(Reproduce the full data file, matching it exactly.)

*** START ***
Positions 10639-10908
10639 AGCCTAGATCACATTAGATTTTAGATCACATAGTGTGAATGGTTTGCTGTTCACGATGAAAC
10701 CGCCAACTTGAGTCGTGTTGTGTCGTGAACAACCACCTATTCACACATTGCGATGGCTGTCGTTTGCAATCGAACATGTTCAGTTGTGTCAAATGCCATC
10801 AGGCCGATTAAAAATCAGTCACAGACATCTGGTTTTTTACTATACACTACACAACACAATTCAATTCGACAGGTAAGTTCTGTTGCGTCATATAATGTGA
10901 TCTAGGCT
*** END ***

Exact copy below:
Positions 10639-10908
10639 AGCCTAGATCACATTAGATTTTAGATCACATAGTGTGAATGGTTTGCTGTTCACGATGAAAC
10701 CGCCAACTTGAGTCGTGTTGTGTCGTGAACAACCACCTATTCACACATTGCGATGGCTGTCGTTTGCAATCGAACATGTTCAGTTGTGTCAAATGCCATC
10801 AGGCCGATTAAAAATCAGTCACAGACATCTGGTTTTTTACTATACACTACACAACACAATTCAATTCGACAGGTAAGTTCTGTTGCGTCATATAATGTGA
10901 TCTAGGCT